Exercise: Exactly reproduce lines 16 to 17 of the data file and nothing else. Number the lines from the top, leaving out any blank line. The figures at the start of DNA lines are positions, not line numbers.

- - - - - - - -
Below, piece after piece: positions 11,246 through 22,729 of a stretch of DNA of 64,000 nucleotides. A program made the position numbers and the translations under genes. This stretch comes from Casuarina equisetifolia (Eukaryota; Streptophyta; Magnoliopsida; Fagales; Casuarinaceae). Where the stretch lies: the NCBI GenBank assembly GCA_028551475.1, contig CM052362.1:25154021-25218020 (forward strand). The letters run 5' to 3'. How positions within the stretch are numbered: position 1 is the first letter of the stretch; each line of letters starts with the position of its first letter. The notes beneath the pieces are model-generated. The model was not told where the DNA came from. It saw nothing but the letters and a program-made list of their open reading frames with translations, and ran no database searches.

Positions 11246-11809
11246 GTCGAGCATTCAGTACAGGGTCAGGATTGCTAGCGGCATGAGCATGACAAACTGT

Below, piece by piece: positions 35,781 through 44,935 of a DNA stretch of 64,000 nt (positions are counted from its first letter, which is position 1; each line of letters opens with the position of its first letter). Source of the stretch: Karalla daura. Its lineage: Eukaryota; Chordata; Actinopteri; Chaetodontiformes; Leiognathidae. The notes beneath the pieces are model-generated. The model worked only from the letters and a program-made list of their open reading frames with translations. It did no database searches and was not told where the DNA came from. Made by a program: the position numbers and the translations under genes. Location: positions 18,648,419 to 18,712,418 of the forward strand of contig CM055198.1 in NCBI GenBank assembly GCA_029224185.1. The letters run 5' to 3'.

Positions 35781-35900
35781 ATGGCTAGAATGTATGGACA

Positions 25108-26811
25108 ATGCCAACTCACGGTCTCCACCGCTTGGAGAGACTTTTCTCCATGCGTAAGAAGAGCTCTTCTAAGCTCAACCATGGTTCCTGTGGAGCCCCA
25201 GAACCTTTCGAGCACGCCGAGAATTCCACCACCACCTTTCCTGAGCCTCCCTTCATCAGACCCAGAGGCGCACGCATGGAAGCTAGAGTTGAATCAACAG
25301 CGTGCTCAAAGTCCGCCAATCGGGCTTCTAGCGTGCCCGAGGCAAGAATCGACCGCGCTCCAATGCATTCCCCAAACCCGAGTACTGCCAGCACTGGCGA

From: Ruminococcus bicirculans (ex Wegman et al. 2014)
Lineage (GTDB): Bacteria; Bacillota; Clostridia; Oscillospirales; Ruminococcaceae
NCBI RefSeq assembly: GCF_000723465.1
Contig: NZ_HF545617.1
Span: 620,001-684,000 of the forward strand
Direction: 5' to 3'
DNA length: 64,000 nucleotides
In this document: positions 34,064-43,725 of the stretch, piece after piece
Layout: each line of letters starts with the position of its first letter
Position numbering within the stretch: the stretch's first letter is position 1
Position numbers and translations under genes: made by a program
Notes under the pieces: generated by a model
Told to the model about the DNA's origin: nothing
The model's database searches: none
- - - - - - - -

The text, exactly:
Direction: 5' to 3'
DNA length: 64,000 nucleotides